Using custom startup class with ASP.NET Core integration tests

My previous post demonstrated how to use custom appsettings.js file with integration tests in ASP.NET Core. But in practice it’s not enough and very often we need custom startup class that extends the one in web application project to configure application for integration tests. This blog post shows how to do it.

NB! Demo solution with unit and integration tests covering all my ASP.NET Core testing posts is available at my GitHub repository gpeipman/AspNetCoreTests.

Getting started

Using custom startup class is a little bit tricky. I start again with simple classic integration test from ASP.NET Core integration testing document.

public class HomeControllerTests : IClassFixture<WebApplicationFactory<Startup>>
{
    private readonly WebApplicationFactory<Startup> _factory;

    public HomeControllerTests(WebApplicationFactory<Startup> factory)
    {
        _factory = factory;
    }

    [Theory]
    [InlineData("/")]
    public async Task Get_EndpointsReturnSuccessAndCorrectContentType(string url)
    {
        // Arrange
        var client = _factory.CreateClient();

        // Act
        var response = await client.GetAsync(url);

        // Assert
        response.EnsureSuccessStatusCode(); // Status Code 200-299
        Assert.Equal("text/html; charset=utf-8", response.Content.Headers.ContentType.ToString());
    }
}

Making members of Startup class virtual

To avoid all kind of confusion with method calls we have to make the methods in web application startup class virtual.

public class Startup
{
    public Startup(IConfiguration configuration)
    {
        Configuration = configuration;
    }

    public IConfiguration Configuration { get; }

    public virtual void ConfigureServices(IServiceCollection services)
    {
        // Configure services
        // Configure dependency injection
    }

    public virtual void Configure(IApplicationBuilder app, IHostingEnvironment env, ILoggerFactory loggerFactory)
    {
        // Configure application
    }
}

If there’s only one method to override then other methods in Startup class can be non-virtual.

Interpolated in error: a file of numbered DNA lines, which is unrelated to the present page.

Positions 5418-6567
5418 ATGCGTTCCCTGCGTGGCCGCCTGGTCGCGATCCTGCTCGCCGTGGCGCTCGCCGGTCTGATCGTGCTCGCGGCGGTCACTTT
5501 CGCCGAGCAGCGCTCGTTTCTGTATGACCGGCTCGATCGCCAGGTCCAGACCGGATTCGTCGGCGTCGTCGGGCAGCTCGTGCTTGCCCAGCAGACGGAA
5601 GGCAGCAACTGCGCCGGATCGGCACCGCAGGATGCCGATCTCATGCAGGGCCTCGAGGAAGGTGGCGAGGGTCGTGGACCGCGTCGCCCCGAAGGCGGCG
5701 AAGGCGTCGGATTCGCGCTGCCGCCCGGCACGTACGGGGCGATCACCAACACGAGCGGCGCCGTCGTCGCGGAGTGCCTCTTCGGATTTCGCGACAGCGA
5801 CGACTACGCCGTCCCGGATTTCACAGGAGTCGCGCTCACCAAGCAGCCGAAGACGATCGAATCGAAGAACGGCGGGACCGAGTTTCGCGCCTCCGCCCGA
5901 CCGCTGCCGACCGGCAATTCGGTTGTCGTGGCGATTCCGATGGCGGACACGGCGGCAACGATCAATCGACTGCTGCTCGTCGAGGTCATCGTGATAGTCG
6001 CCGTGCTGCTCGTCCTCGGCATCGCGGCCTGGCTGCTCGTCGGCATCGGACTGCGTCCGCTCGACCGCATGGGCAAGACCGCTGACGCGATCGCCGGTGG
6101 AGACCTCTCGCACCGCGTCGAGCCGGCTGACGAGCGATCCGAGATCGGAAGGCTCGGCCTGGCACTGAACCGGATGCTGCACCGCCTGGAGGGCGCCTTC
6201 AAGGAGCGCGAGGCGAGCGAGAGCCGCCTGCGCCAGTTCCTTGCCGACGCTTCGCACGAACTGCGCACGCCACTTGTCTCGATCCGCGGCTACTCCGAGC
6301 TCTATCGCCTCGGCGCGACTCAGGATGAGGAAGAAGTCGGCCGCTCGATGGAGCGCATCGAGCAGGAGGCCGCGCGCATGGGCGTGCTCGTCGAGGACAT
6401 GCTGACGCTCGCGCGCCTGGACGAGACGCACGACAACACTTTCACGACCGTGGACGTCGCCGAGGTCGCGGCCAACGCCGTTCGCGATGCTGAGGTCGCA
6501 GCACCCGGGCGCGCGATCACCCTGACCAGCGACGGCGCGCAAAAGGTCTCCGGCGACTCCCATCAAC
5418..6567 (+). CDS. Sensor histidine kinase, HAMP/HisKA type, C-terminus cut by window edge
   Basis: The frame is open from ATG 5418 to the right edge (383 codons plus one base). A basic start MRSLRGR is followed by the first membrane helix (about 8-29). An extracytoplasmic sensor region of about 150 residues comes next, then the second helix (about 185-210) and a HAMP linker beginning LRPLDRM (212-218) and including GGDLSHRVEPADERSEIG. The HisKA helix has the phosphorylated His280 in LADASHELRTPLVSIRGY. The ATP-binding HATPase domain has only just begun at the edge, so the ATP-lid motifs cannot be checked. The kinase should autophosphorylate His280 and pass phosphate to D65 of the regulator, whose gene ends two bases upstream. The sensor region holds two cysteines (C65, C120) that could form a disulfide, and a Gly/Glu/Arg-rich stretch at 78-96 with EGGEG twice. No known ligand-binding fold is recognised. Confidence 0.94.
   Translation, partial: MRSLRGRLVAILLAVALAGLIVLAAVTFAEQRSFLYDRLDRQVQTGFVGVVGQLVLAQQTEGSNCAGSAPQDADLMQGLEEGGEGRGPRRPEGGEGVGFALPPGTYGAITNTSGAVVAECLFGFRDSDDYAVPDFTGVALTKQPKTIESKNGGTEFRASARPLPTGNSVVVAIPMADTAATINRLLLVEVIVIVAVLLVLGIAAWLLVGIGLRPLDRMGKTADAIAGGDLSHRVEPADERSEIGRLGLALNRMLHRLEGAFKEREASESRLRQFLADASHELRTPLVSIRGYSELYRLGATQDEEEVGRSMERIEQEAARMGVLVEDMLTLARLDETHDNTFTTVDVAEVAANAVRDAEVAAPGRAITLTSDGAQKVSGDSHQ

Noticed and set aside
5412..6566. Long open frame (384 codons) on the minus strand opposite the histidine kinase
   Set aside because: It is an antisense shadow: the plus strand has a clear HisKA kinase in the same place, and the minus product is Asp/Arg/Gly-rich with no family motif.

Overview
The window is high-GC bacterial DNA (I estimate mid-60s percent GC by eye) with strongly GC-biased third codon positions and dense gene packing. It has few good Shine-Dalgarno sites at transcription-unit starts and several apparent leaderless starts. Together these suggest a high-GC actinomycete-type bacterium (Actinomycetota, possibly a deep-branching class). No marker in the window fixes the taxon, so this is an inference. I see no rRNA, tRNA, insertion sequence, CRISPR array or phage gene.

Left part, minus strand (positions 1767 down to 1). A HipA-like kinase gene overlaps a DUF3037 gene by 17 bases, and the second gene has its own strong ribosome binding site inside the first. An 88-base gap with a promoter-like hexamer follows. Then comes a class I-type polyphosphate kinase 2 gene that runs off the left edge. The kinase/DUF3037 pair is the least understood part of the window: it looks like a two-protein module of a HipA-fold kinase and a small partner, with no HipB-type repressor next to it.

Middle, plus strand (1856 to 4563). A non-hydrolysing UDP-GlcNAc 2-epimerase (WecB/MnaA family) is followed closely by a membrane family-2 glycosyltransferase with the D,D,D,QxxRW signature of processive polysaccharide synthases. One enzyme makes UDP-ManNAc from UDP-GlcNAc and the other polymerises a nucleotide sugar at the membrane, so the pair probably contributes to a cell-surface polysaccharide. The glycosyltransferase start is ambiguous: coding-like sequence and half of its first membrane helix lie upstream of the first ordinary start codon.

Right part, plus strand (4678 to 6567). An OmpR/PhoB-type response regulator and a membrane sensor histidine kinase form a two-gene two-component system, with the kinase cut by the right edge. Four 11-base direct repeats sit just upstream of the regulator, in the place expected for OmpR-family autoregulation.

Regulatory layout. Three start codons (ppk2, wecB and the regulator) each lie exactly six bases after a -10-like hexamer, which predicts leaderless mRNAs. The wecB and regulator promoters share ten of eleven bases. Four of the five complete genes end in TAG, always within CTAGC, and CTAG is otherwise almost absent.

Adding custom startup class

Now let’s create custom startup class to integration tests project. I call it FakeStartup. It extends Startup class of web application and overrides Configure() method.

public class FakeStartup : Startup
{
    public FakeStartup(IConfiguration configuration) : base(configuration)
    {
    }

    public override void Configure(IApplicationBuilder app, IHostingEnvironment env, ILoggerFactory loggerFactory)
    {
        base.Configure(app, env, loggerFactory);

        var serviceScopeFactory = app.ApplicationServices.GetRequiredService<IServiceScopeFactory>();
        using (var serviceScope = serviceScopeFactory.CreateScope())
        {
            var dbContext = serviceScope.ServiceProvider.GetService<ApplicationDbContext>();

            if (dbContext.Database.GetDbConnection().ConnectionString.ToLower().Contains("database.windows.net"))
            {
                throw new Exception("LIVE SETTINGS IN TESTS!");
            }

            // Initialize database
        }
    }
}

I didn’t add much logic to Configure() method of FakeStartup class. There’s just one check to make sure that SQL Server connection string doesn’t point to live database. And there’s also room left for database initialization.

Custom web application factory

To make test host use our fake startup class with web application we need to apply some magic. First we need custom web application factory that provides integration tests mechanism with custom web host builder. Here is my application factory – dummy and very general.

public class MediaGalleryFactory<TEntryPoint> : WebApplicationFactory<TEntryPoint> where TEntryPoint : class
{
    protected override IWebHostBuilder CreateWebHostBuilder()
    {
        return WebHost.CreateDefaultBuilder(null)
                      .UseStartup<TEntryPoint>();
    }
}

NB! Configuration built for web host in method above must contain same services as specified in program.cs file of web application. To avoid synchronizing changes between web host builders in web application and integration tests project use some general method for web host configuring or move configuration to Startup class.

Configuring integration test

Using this custom web application factory doesn’t come for free. We have to solve some issues when switching over to fake startup class:

  1. Custom location for web host builder confuses integration tests mechanism and we have to point out the correct location of web application content root (this is the folder of web application).
  2. Related to previous point we have to tell that web application assembly is the one where application parts like controllers, views etc must be searched.